Township: Hynish

Map Reference: Hynish 69

Name Type: shore

Meaning: Sloc an Aoirisg Gully of the urisk Rev John Gregorson Campbell
The Gaelic Otherworld, ed Ronald Black, p107:
In the Hebrides there is very little mention of the urisk at all. In Tiree the only trace of it is in the name of a hollow, Slochd an Aoirisg, through which the public road passes near the south shore.[possibly between Mannal and Hynish - JH]. John Gregorson Campbell: Superstitions of the Highlands and islands of Scotland 1900, 194

Other Forms: Sloc an Oillt - gully of terror - John Fletcher; Jessie MacKinnon, Mannal, 6/1994 (someone was frightened there by a goose).

Sloc an Oillsg - John Fletcher

Sloc an Ùraisg - John MacDonald, Mannal, SA1972.144 "a ghost"

Sloc an Uillt - gully of the stream - Lachie and Chrissie MacFarlane, Josie Fletcher and Willie Lamont

Related Places:

Information:'Ùraisg masc. Being supposed to haunt lonely and sequestered places, water-god. 3 Brownie. 4 Diviner, one who foretells future events. 4* Savage ugly-looking fellow. 5(AF) Bear. 6(MMcL) Sloven, slut. The ùraisg had the qualities of man and spirit curiously commingled. He had a peculiar fondness for solitude at certain seasons of the year. About the end of harvest he became more sociable and hovered about farmyards, stables and cattle-houses. He had a particular fondness for the products of the dairy and was a fearful intruder on milkmaids, who made regular libations of milk or cream to charm him off or to procure his favour. He could be seen only by those who had the second sight; yet I have heard of instances where he made himself visible to persons not so gifted. He is said to have been a jolly personable being, with a broad blue bonnet, flowing yellow hair and a long walking-staff. Every manor-house had its ùraisg and in the kitchen, close by the fire, was a seat which was left unoccupied for him. The house of a proprietor on the banks of the Tay is, even to this day, believed to have been haunted by this sprite and a particular apartment therein has been for centuries called Seòmar-Bhrùnaidh (Brownie's Room). When irritated through neglect or disrespectful treatment he would not hesitate to become wantonly mischievous. He was notwithstanding, rather gainly and good-natured than formidable. Though, on the whole, a lazy, lounging hobgoblin, he would often bestir himself on behalf of those who understood his humours and suited themselves thereto. When in this mood, he was known to perform many arduous exploits in kitchen, barn and stable with marvellous precision and rapidity. These kind turns were done without bribe, fee or reward, for the offer of any one of these would banish him for ever. Kind treatment was all that he wished for and it never failed to procure his favour. In the northern parts of Scotland the ùraisg's disposition was more mercenary. Brand, in his description of Shetland, observes, “that not above forty or fifty years ago almost every family had a brownie, or evil spirit so called, which served them, to which they gave a sacrifice for his service; as when they churned their milk, they took a part thereof and sprinkled every corner of the house with it for Brownie's use; likewise, when they brewed, they had a stone which they called Brownie's Stane, wherein there was a little hole, into which they poured some wort for a sacrifice to Brownie. They also had stacks of corn which they called Brownie's Stacks, which, though they were not bound with straw ropes or in any way fenced as other stacks used to be yet the greatest storm of wind was not able to blow away straw off them.” The brownies seldom discoursed with man, but they held frequent and affectionate converse with one another. They had their general assemblies too, and on these occasions they commonly selected for their rendezvous the rocky recesses of some remote torrent, whence their loud voices, mingling with the water's roar, carried to the ears of wondering superstition detached parts of their unearthly colloquies. In a certain district of the Highlands, Peallaidh an Spùit, Slochdail a' Chùirt and Brùnaidh an Easain, were names of note at those congresses and they still live in legends which continue to amuse old age and infancy. (Dwelly)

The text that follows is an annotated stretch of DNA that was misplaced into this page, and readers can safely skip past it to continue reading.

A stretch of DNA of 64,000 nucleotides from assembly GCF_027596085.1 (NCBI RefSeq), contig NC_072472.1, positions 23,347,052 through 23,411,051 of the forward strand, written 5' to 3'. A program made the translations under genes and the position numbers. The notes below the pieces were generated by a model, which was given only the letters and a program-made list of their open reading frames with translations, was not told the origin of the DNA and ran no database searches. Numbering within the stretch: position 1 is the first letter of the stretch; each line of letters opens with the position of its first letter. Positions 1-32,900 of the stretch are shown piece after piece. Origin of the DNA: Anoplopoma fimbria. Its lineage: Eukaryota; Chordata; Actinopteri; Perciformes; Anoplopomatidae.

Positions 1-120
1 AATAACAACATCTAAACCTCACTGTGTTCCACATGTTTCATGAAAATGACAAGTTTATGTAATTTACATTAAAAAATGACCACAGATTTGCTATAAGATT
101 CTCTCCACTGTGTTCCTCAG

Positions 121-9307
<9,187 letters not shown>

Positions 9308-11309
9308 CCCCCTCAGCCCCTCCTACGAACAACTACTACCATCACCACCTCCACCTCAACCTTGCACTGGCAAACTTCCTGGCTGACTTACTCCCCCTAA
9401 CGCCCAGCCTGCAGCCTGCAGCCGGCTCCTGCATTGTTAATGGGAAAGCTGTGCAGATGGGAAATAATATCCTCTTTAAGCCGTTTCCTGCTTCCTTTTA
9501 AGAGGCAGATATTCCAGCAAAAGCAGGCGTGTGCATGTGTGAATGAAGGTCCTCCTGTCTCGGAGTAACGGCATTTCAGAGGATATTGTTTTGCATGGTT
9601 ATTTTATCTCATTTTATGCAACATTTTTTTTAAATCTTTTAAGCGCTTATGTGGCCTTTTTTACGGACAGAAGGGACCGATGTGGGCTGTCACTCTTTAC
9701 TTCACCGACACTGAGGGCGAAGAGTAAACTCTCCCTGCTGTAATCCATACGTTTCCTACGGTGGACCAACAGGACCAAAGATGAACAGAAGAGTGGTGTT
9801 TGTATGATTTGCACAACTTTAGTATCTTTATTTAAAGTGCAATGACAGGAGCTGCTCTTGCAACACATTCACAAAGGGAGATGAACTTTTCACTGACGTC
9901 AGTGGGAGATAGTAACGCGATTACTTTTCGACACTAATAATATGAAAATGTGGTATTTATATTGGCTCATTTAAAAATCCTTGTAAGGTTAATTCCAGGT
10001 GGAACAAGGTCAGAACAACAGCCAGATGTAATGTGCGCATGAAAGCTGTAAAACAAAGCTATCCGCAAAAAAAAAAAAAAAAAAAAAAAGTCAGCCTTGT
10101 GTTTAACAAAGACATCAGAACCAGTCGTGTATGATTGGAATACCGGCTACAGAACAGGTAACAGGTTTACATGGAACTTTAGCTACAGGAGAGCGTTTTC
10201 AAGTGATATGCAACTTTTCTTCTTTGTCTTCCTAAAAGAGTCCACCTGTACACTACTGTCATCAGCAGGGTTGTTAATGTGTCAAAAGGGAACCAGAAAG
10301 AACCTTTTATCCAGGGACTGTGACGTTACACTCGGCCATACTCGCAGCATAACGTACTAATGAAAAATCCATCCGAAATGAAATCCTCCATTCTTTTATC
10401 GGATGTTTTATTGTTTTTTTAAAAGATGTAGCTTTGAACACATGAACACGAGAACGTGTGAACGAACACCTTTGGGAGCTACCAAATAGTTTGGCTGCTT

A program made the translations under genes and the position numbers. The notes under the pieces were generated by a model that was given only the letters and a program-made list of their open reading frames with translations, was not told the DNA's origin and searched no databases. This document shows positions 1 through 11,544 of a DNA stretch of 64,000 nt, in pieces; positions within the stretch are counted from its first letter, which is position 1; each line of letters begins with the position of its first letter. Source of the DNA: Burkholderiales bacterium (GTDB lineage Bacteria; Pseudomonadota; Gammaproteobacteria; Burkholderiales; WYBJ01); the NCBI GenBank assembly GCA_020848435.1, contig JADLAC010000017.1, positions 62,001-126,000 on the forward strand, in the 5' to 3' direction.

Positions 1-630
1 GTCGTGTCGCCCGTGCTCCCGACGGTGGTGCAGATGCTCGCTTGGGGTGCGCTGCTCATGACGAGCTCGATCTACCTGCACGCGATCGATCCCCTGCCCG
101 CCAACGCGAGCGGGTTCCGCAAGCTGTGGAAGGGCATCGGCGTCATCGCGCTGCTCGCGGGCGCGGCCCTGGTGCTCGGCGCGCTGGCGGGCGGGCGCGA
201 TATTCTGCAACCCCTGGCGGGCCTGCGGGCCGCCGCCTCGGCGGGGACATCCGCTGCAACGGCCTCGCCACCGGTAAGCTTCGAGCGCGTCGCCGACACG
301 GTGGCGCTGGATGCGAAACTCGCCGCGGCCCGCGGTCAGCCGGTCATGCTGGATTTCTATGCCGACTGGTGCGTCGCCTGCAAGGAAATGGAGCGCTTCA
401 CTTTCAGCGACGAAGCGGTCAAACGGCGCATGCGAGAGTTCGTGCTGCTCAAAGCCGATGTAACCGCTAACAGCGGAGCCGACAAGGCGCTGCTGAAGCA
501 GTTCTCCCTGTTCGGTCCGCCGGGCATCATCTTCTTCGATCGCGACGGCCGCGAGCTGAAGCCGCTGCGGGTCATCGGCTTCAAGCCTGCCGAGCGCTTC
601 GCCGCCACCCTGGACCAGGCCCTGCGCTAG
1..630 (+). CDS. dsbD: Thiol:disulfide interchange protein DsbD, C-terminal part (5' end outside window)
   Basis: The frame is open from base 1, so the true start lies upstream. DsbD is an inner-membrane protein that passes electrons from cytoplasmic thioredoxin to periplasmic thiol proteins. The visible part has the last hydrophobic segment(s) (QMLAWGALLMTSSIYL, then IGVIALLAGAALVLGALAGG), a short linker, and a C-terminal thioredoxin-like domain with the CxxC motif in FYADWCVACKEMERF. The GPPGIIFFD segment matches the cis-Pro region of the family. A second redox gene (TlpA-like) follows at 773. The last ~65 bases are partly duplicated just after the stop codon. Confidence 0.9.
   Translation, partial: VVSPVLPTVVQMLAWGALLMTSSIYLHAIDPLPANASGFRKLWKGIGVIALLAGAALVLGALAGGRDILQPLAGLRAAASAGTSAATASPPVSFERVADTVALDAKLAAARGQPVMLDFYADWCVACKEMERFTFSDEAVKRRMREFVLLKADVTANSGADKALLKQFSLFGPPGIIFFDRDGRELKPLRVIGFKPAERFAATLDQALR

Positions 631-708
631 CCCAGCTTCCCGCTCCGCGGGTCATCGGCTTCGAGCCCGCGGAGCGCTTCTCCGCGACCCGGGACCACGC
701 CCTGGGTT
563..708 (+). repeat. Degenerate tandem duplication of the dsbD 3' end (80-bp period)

Local Form:

Languages : Gaelic

Informants: Lachlan and Chrisssie MacFarlane, Hynish, 1/1994

Informant 2: Josie Fletcher, Balemartine, 9/2009

Informant 3: John Fletcher, Balemartine, 9/2009